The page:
Eighteenth Sunday of Ordinary Time [c]

Engaging Faith | Fri, Jul 23, 2010

By John Bucki, SJ

Eighteenth Sunday of Ordinary Time [c]
August 1, 2010

Ecclesiastes 1:2; 2:21-23
Colossians 3:1-5, 9-11
Luke 12:13-21

July 31: Feast of St. Ignatius Loyola, founder of the Society of Jesus
August 1: Feast of St. Alphonsus Ligouri, founder of the Redemptorists
August 6: Feast of the Transfiguration
August 6: Anniversary of the dropping of the atomic bomb over Hiroshima
August 9: Anniversary of the dropping of the atomic bomb over Nagasaki


In the case of needy peoples it must be asked whether belonging to the Church places people on a rich island within an ambient of poverty. In societies enjoying a higher level of consumer spending, it must be asked whether our life style exemplifies that sparingness with regard to consumption which we preach to others as necessary in order that so many millions of hungry people throughout the world may be fed.
1971 Synod of Bishops, Justice in the World, 48

It is not wrong to want to live better; what is wrong is a style of life which is presumed to be better when it is directed towards "having" rather than "being", and which wants to have more, not in order to be more but in order to spend life in enjoyment as an end in itself. It is therefore necessary to create life-styles in which the quest for truth, beauty, goodness and communion with others for the sake of common growth are the factors which determine consumer choices, savings and investments.
John Paul II, Centesius Annus, 36

"To achieve sustainable development and a higher quality of life for all people, states should reduce and eliminate unsustainable patterns of production and consumption..."
Principle 8, The Rio Declaration on Environment and Development, 1992

Do not let a desire for wealth cause you to become so consumed by your work that you prevent happiness for yourself and your family.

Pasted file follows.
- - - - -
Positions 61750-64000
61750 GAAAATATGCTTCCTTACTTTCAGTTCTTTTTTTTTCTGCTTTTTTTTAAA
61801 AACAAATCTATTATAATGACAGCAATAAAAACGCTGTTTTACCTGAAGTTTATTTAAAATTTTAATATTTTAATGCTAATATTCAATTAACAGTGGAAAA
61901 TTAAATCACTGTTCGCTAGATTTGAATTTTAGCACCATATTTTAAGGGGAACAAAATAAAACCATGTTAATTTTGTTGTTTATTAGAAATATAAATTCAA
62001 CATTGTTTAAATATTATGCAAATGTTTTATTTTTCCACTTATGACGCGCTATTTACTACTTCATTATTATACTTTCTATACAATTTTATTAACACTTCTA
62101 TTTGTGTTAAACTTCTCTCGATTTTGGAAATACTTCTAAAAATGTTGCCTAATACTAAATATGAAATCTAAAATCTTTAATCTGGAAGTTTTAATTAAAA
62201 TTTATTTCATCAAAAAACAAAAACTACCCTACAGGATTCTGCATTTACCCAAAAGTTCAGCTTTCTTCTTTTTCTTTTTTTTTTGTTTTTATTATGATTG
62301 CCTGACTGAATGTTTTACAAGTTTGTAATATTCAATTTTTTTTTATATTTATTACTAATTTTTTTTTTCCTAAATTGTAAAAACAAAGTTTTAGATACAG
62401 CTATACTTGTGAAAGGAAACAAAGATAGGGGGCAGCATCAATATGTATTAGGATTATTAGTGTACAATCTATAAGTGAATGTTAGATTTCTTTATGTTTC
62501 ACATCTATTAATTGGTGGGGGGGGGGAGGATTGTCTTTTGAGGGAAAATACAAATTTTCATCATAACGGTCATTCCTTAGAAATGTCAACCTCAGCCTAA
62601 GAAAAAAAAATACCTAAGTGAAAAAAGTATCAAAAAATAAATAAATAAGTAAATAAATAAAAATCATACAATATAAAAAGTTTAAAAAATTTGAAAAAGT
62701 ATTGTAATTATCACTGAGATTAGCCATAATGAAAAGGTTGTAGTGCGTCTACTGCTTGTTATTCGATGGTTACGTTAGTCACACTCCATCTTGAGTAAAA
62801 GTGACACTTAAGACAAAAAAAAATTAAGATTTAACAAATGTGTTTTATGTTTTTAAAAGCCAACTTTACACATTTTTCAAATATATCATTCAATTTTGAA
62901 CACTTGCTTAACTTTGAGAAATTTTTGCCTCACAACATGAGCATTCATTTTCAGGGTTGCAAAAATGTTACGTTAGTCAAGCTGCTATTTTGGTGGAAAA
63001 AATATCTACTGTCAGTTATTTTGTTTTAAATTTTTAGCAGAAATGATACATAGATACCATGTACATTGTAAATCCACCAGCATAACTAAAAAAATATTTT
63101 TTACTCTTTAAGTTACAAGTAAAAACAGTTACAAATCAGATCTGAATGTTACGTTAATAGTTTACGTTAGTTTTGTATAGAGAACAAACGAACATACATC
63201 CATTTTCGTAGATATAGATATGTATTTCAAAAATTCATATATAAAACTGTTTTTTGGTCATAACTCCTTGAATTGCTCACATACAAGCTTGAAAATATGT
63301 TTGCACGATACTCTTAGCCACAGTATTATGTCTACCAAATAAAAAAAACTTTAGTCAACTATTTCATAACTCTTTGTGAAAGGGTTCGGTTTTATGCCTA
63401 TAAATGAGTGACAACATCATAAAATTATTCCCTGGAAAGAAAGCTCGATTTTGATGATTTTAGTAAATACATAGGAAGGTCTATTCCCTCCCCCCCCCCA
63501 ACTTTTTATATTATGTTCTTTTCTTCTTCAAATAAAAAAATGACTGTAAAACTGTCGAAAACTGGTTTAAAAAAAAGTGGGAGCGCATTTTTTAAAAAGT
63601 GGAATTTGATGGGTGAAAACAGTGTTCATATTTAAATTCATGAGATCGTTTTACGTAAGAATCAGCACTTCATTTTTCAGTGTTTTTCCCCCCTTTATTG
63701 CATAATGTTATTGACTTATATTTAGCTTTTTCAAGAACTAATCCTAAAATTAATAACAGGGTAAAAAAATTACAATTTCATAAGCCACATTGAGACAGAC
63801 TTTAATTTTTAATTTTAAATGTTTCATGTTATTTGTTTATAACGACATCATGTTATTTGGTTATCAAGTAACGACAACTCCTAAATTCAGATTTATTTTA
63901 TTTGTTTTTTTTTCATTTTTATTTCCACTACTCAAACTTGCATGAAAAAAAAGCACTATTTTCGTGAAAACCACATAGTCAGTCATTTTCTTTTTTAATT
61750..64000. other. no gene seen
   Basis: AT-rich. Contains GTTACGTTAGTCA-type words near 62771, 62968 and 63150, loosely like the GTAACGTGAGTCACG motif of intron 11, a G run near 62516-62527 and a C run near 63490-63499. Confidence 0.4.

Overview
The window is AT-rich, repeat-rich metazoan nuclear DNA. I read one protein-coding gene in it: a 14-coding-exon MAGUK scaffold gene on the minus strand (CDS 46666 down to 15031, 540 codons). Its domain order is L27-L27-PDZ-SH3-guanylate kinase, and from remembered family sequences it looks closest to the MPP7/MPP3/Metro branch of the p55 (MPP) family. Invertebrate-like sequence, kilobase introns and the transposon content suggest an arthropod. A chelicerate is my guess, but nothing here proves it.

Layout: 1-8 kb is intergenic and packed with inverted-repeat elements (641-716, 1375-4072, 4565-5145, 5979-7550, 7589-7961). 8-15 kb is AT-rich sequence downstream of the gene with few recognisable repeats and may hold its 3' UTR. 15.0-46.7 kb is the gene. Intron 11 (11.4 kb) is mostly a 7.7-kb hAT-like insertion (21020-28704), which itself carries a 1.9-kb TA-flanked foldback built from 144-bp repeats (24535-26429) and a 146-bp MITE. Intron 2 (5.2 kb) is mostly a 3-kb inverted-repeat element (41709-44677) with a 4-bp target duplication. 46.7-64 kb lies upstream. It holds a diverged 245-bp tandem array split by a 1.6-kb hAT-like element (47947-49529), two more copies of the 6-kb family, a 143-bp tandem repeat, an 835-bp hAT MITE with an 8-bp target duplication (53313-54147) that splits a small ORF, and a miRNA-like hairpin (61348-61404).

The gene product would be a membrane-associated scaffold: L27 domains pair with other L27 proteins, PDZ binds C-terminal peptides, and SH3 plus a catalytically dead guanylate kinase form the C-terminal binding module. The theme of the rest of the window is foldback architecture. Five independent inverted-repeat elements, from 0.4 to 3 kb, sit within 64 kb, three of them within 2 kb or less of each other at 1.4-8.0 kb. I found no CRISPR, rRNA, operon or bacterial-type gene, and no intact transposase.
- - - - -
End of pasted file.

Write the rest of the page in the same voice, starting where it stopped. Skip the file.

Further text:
Thich Nhat Hanh

Respect for nature by everyone, a policy of openness to immigrants, the cancellation or significant reduction of the debt of poorer nations, the promotion of peace through dialogue and negotiation, the primacy of the rule of law: these are the priorities which the leaders of the developed nations cannot disregard. A global world is essentially a world of solidarity!
John Paul II, July 23, 2001, Audience with President Bush

Unless combated and overcome by social and political action, the influence of the new industrial and technological order favors the concentration of wealth, power and decision-making in the hands of a small public or private controlling group. Economic injustice and lack of social participation keep people from attaining their basic human and civil rights.
1971 Synod of Bishops, Justice in the World, 9

Thoughts for your consideration

There is a temptation in the culture of the United States to become addicted to work and accomplishments, to worry about money, to find one’s value in possessions and to judge life by one’s material wealth and status.  The scriptures strongly challenge this way of thinking and living.

Jesus says "Take care to guard against all greed, for though one may be rich, one's life does not consist of possessions."  Paul writes: “Put to death the greed that is idolatry.”  The Teacher in Ecclesiastes points out that all the fruit of human toil can sometimes just be “vanity.”

Even in light of the serious recession that continues to oppress so many ordinary people, the wealth of the United States is striking when we compare the US situation to the economic situation of many other nations.  In light of the economic inequality between the United States and other nations, the desire of the United States government to defend its economic interests can often appear to other nations as “greedy” and “selfish.”  At the same time many individual Americans are very generous with their possessions and time and talent.  Not all people in the affluent American society are worried about possessions and wealth.

God’s word today invites us to be aware of our own behavior – as individuals and as a society. Out of this awareness – out of this examination of consciousness – will come the wisdom to live lives that are more in tune with the gospel values of Jesus.  Then will come a genuine ability to celebrate the gifts we have been given. Then will come a freedom to share and enjoy those gifts and not to be a slave to them.